Senator KENNEDY. Ladies and gentlemen, I want to thank the next Congressman from this district, Stanley Prokop, Governor Lawrence, Mr. Mayor, Mr. Lawlor, Mr. Chairman, I come here tonight to ask your support for Stanley Prokop, for those candidates who are running for assembly and the State senate, because I believe that Pennsylvania and the Nation needs to have Democratic leadership. [Applause.] And let me say that I am glad to be in this county, in this city, because it is my judgment that here in Pennsylvania the next President of the United States may well be close even on November 8. [Applause.]
I understand that as a result of the registration in this county, I was informed by Mr. Lawlor that for the first time in the memory of man, it goes back no further, for the first time in history, Pennsylvania now has a Democratic majority, over 3,000. [Applause.]
May I say that I would not he here tonight, I would be home to bed, if it had not been for the support I received from your distinguished Governor and the Pennsylvania delegation at the Democratic Convention. [Applause.]
The fact is that Pennsylvania made it possible for me to be nominated, and I would like to have you finish the job. [Applause.]
I am also glad to be here because the publisher of the Scranton Times, Mr. Miner, has been generous enough to endorse my candidacy. [Applause.] Unlike Mr. Nixon, who has hundreds of papers supporting him, as they do all Republicans, Democratic candidates have only a few, and we really cherish them. So we want to thank him very much. [Applause.]
Let me say that I think this choice that lies for the voters of Pennsylvania and the Nation on November 8 is very clear. If you want to sit still in Scranton, if you want to continue the present leadership, if you want to see the United States fail to move forward throughout the world and in our own country, Mr. Nixon is your man. [Response from the audience.]
But if you believe as I believe that now in the United States that this is one of the great watersheds in history, as was 1932, when Franklin Roosevelt was chosen, and 1912, when Woodrow Wilson was chosen [applause], I believe that this is a time of decision for America - before you decide who should he the next President, who should be your Congressman, you have to decide what your view is of your country, your community, your history, your future. You have to decide whether you are comfortable and happy and fat and prosperous today or whether you agree that as a citizen of the United States, as a defender of freedom, it is our obligation to move our country forward, not to be satisfied with anything but the best. And we want the best for this country. [Applause.]
I am not entirely convinced that Mr. Nixon offers it. I believe Mr. Nixon offers more of the same, but less. He continues to look behind him, he continues to look in the past, he continues to make arguments which have little relevancy with the facts. He continues to be further and further removed from reality in discussing the problems of the United States and the problems we face in the world.
In Michigan I saw it, when he made a speech about the number of automobiles we were now producing. I would like to ask him how many of those automobiles are being sold, because by the middle of November, according to every calculation, we will build more cars in September and October than we have in years, and by the middle of November there will be more automobiles unsold than there have been in the history of the United States.
Now, what kind of prosperity is that when the auto industry speeds it up now and then leaves them unsold for the dealers in November? If that is the kind of prosperity we are talking about, I don't think that is the kind that Americans want. What kind of prosperity is it when we build this year 30 percent less homes than we built last year. That affects the job of everyone here, everyone who works in construction, everyone who works in home materials, everyone who works in textiles, everyone who works in any industry is affected by the rate of homebuilding and auto building in the United States. They are our two basic industries. Fifty percent of the steel capacity is being used, 30 percent less homes, nearly 4½ million people out of work, and 3 million working part time.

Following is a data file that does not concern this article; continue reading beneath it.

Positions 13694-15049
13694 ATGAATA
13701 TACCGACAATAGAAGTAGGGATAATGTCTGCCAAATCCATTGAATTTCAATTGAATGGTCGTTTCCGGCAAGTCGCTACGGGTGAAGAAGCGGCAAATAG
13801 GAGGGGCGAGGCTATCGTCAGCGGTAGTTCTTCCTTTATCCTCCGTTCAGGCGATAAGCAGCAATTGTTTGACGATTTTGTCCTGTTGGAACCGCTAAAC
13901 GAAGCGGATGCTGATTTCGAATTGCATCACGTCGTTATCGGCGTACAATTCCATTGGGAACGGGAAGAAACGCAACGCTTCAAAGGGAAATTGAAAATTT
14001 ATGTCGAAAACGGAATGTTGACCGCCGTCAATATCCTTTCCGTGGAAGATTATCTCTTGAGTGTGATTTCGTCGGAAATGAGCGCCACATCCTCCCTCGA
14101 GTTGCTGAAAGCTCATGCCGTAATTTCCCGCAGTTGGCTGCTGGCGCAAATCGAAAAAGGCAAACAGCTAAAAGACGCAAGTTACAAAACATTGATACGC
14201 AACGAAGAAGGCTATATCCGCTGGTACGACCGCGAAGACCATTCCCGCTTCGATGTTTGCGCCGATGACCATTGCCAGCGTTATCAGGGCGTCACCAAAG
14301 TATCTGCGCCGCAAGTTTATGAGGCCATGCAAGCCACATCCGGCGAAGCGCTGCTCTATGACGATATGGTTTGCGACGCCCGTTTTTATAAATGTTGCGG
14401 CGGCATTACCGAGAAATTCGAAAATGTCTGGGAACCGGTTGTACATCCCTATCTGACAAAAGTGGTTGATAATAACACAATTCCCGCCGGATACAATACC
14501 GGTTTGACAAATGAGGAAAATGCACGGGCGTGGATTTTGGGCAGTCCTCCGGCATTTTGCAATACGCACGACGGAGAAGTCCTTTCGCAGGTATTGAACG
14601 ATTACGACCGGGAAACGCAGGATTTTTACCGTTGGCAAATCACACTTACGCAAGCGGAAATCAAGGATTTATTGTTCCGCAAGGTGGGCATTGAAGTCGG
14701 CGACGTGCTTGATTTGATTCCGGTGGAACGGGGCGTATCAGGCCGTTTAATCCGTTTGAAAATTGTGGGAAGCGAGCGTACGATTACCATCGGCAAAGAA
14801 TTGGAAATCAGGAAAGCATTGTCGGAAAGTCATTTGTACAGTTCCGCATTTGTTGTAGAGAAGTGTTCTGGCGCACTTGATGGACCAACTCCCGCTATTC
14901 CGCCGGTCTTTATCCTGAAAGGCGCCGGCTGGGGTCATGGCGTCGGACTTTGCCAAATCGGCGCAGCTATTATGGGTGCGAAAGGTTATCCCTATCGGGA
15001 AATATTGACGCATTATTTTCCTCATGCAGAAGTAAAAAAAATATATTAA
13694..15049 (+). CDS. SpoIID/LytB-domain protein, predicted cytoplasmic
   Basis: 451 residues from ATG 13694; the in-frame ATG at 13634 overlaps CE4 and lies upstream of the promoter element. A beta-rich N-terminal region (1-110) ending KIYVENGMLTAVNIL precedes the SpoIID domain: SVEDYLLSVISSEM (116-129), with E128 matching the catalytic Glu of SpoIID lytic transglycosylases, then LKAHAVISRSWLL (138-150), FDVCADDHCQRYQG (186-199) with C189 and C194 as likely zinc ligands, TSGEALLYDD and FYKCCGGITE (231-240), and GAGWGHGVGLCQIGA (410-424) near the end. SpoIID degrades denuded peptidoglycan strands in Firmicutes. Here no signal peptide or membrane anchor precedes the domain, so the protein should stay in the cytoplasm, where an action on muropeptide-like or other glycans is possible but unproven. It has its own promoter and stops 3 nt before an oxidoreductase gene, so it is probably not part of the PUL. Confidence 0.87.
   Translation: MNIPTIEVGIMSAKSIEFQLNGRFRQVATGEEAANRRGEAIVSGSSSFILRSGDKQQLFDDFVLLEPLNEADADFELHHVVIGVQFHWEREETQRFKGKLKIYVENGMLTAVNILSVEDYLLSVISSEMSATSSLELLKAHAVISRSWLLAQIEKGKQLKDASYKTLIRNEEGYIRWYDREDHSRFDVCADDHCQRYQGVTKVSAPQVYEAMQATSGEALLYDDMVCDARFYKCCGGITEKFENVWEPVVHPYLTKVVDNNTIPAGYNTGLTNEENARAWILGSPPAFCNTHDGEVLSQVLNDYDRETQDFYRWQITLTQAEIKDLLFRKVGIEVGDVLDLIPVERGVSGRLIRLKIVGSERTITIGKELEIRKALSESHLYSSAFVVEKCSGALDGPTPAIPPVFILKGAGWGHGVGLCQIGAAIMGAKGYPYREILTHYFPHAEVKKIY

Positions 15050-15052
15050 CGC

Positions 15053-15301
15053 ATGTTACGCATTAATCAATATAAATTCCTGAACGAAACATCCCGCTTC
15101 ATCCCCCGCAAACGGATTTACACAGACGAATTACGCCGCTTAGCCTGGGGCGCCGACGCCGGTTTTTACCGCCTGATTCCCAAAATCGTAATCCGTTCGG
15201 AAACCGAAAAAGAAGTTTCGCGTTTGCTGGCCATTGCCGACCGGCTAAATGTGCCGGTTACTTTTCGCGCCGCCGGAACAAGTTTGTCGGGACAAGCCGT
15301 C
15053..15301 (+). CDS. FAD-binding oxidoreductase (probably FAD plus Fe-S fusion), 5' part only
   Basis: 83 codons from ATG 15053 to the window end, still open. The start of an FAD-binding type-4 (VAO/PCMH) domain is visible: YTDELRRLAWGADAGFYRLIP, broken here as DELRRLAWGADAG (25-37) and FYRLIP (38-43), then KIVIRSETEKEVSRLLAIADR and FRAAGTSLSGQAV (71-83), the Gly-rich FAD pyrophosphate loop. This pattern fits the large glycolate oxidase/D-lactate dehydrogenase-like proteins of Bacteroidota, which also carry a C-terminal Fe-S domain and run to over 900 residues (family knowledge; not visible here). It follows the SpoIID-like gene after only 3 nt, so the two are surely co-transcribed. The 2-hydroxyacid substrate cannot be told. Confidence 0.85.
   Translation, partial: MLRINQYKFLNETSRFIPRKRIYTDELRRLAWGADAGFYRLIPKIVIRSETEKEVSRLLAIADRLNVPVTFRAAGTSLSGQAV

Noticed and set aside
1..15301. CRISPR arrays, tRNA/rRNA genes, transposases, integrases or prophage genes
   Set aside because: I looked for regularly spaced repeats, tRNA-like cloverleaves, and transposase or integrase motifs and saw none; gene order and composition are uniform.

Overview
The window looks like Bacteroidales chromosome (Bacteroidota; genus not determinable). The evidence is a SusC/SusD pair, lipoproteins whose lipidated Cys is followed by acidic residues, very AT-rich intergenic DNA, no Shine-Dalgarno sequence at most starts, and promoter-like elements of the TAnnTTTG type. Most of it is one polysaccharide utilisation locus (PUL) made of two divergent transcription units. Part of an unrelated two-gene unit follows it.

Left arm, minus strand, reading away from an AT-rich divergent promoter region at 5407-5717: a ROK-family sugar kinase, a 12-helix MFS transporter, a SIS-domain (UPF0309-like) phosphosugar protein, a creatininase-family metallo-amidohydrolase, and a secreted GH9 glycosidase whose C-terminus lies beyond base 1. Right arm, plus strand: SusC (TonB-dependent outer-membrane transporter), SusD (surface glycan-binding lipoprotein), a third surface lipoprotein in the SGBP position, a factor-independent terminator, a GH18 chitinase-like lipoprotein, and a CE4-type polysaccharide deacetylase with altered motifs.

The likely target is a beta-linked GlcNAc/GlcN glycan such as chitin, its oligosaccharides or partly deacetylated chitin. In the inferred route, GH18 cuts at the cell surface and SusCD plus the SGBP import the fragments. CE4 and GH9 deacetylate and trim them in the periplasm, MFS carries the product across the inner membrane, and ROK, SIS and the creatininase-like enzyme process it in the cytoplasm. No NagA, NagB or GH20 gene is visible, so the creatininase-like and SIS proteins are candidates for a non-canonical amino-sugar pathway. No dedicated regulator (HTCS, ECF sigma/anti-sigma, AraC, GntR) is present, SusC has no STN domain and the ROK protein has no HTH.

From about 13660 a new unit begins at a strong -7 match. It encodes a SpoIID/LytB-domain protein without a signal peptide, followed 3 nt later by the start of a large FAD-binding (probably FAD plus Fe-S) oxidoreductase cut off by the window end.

The Wall Street Journal, which should be Mr. Nixon's bible, says it is a recession. I don't know what you would call it, and I would not calculate what it is. But in any case, it is not good enough, and if Mr. Nixon is satisfied with it, that is another difference of opinion that we have. [Applause.]
The fact of the matter is in this county, alone, in this area of Pennsylvania, nearly one-quarter of a million people, one out of every four, have moved to find a better chance someplace else. I want rather than young people looking for jobs elsewhere, I want the jobs to come here. [Applause.] I think Franklin Roosevelt put the choice for us just about as sharply and clearly as any American has ever put it when he came before 100,000 people in Franklin Field, Philadelphia, in 1936, to accept his second presidential nomination, and in that speech he said:
Governments can err, Presidents do make mistakes, but the immortal Dante tells us that Divine Justice weighs the sins of the coldblooded and the sins of the warmhearted in a different scale. Better the occasional faults of a government living in the spirit of charity than the consistent omissions of a government frozen in the ice of its own indifference. And in my opinion that is what our opposition is and Mr. Nixon represents as he approaches the future of this country. [Applause.]
Yesterday I saw he was heckled and to the hecklers he said, "We are going to take care of you." In my judgment, the people of the United States will make a judgment on November 8 as to which candidate, which party, which political philosophy, which future, they believe best represents the aspirations of our society. Let me make it very clear that no voter should go to the polls thinking Mr. Nixon and I stand for anywhere near the same thing in 1960. I think the choice is very clear. It is written in his record in 14 years in the Congress. It is written in the Republican record of 25 years of opposition to every piece of progressive legislation that has come before the Congress. [Applause.] The same party that opposed 25 cents for a minimum wage in the mid-thirties opposes unanimously, pretty nearly, in the House, $1.25 in 1960. The same party, the Republicans, who opposed social security in the mid-thirties, opposed medical care for the aged. The same party which in 1960 talks about education, the same candidate who talks about aid to education, cast the decisive vote against aid to teachers salaries in the U.S. Senate. The same candidate who talks about housing and about aid to our colleges was a member of the administration which vetoed two housing bills, which would have provided low-rent housing, housing for the elderly, and loans to our colleges and universities in order to build college classrooms and dormitories. Is that progress? [Response from the audience.]